The price of crude extended its slide in Asian trading yesterday, after Hurricane Rita narrowly missed crucial US petroleum processing zones in Texas with relatively light damage reported.
But with at least seven refineries without power in Texas and Louisiana, analysts caution such outages could lead to petroleum product shortages -- and higher prices -- with the Northern Hemisphere winter fast approaching.
The International Energy Agency (IEA), the energy watchdog for industrialized, oil-importing countries, said it could release state-held stockpiles within the week to cushion any lost output from Rita.
Mid-afternoon in Singapore, front-month November contracts on the New York Mercantile Exchange fell US$0.58 to US$63.61 a barrel in Asian electronic trade that continued from an unusual Sunday session in New York. It had fallen as low as US$62.65 in light activity.
On London's International Petroleum Exchange, November Brent crude futures were US$0.51 lower at US$61.93 a barrel.
Seven facilities in Port Arthur and Beaumont, Texas, and Lake Charles, Louisiana, were without power from Rita, which came onshore over the weekend as a 193kph hurricane after swirling as a Category 5 beast with 281kph winds in the Gulf of Mexico.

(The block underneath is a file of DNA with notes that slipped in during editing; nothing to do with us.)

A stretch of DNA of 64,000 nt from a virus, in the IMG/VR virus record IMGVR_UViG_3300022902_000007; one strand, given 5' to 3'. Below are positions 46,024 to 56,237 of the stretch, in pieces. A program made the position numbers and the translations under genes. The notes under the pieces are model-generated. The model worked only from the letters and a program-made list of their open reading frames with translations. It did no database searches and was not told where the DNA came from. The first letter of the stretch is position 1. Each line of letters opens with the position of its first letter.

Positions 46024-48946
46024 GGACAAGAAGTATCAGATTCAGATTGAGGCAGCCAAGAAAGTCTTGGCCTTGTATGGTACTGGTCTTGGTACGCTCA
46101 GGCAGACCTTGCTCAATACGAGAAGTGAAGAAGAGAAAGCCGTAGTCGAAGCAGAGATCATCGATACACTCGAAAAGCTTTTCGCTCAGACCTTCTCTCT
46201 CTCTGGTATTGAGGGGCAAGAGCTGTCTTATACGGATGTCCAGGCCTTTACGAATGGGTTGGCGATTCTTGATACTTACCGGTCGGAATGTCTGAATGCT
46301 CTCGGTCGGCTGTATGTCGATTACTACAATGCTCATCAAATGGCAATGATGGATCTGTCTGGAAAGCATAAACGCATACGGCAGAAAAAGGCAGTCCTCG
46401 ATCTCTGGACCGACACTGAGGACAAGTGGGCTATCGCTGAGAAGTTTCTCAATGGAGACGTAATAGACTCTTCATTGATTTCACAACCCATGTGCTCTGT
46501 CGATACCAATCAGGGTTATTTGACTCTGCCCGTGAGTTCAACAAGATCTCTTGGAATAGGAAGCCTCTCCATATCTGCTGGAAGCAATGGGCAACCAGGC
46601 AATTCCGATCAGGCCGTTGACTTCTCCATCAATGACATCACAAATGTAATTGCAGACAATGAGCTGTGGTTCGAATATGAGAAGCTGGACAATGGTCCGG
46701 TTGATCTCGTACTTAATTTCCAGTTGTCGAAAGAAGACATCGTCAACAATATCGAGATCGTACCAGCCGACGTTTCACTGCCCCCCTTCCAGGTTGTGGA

The 255,000-barrel-per-day Valero Energy Corp plant in Port Arthur appeared to be the most heavily damaged, facing at least two weeks of repairs from significant damage to two cooling towers and a flare stack.
IEA executive director Claude Mandil said yesterday it would decide on whether a further release of state-controlled stockpiles of crude and gasoline is warranted within a week or so based on Rita's impact.
"Rita was better than expected, but no survey has been made on the platforms," Mandil said.
The IEA's members began stockpiling crude following the oil shocks of the 1970s. After Hurricane Katrina's devastation to Louisiana and surrounding areas a month ago, the body said it make available up to 2 million barrels daily for 30 days.
Recovery from Rita hinges primarily on the restoration of electricity. The area's primary utility, Entergy Corp, said 271 high-voltage transmission lines were down and 275 substations out of service, and there was no immediate timeline of when power would be restored.
``Extended US refinery outages due to storm damage could create acute product shortages. Although imports can probably offset the shortfall, they will come at a price,'' said Energyintel analyst Peter Kemp from London.
The US Minerals Management Service said Sunday that 666 platforms in the Gulf remained unstaffed, up slightly from Saturday. Oil production in the Gulf of Mexico was totally shut down, and more than 80 percent of natural gas output was off.